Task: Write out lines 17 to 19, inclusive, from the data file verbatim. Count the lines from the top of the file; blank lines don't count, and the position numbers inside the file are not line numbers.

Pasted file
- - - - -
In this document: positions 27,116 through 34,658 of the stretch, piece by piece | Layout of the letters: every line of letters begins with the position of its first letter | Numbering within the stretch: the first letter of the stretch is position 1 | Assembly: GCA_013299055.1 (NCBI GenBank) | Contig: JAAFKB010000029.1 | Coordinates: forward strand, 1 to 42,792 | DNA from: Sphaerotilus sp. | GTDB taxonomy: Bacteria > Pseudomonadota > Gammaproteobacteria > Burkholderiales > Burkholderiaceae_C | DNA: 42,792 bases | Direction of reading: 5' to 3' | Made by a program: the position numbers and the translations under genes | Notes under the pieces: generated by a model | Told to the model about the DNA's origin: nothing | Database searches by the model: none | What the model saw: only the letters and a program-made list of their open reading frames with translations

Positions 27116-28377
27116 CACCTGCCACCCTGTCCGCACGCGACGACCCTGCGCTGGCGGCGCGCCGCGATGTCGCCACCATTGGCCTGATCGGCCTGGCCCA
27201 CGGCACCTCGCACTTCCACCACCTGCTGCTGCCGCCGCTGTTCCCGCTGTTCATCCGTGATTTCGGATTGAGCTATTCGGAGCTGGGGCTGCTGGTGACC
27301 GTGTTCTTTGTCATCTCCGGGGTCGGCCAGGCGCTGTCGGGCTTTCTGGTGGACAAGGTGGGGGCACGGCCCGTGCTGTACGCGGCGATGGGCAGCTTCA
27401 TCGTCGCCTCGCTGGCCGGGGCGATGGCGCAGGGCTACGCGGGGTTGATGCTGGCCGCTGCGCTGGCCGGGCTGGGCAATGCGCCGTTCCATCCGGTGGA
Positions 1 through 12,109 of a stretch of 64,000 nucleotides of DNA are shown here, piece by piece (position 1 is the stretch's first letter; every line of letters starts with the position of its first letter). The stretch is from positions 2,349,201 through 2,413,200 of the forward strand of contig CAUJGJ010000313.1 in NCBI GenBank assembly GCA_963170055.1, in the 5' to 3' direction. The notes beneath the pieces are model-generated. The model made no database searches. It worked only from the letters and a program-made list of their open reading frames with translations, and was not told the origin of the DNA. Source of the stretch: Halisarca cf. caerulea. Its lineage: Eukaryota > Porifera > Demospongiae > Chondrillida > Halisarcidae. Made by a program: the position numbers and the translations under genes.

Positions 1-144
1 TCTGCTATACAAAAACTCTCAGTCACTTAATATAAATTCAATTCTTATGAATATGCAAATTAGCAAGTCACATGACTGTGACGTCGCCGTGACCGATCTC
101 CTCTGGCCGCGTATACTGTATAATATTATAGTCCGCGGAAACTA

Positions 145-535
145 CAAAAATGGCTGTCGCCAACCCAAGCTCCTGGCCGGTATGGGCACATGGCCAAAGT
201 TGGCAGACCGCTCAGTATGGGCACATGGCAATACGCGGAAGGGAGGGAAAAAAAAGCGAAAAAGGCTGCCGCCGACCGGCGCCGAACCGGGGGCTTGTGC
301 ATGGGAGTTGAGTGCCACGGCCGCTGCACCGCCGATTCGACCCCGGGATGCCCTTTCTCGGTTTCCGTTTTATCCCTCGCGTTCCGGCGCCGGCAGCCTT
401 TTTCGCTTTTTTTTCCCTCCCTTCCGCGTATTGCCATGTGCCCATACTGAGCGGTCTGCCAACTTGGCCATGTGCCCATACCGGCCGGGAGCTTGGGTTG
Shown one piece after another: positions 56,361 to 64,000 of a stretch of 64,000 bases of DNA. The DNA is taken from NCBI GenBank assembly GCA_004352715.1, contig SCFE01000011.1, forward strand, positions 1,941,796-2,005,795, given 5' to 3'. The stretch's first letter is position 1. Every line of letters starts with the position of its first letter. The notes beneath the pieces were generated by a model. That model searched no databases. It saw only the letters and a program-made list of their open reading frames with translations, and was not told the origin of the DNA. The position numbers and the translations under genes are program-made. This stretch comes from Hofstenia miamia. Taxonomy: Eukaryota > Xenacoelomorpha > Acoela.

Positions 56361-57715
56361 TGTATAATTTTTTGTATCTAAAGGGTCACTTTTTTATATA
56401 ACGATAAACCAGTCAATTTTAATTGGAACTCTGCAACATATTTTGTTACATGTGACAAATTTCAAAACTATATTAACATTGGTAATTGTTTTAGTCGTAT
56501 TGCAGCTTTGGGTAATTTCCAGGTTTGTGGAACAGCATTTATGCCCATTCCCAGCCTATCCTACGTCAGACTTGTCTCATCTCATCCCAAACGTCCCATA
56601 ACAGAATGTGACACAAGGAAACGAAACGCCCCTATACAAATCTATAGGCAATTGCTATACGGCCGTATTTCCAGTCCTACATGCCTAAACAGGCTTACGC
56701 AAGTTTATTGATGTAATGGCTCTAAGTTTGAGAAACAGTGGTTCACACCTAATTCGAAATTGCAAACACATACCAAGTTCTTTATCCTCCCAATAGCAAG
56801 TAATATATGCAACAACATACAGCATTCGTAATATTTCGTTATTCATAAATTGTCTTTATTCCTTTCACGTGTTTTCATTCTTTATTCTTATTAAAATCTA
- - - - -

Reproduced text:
Positions 56361-57715
56361 TGTATAATTTTTTGTATCTAAAGGGTCACTTTTTTATATA
56401 ACGATAAACCAGTCAATTTTAATTGGAACTCTGCAACATATTTTGTTACATGTGACAAATTTCAAAACTATATTAACATTGGTAATTGTTTTAGTCGTAT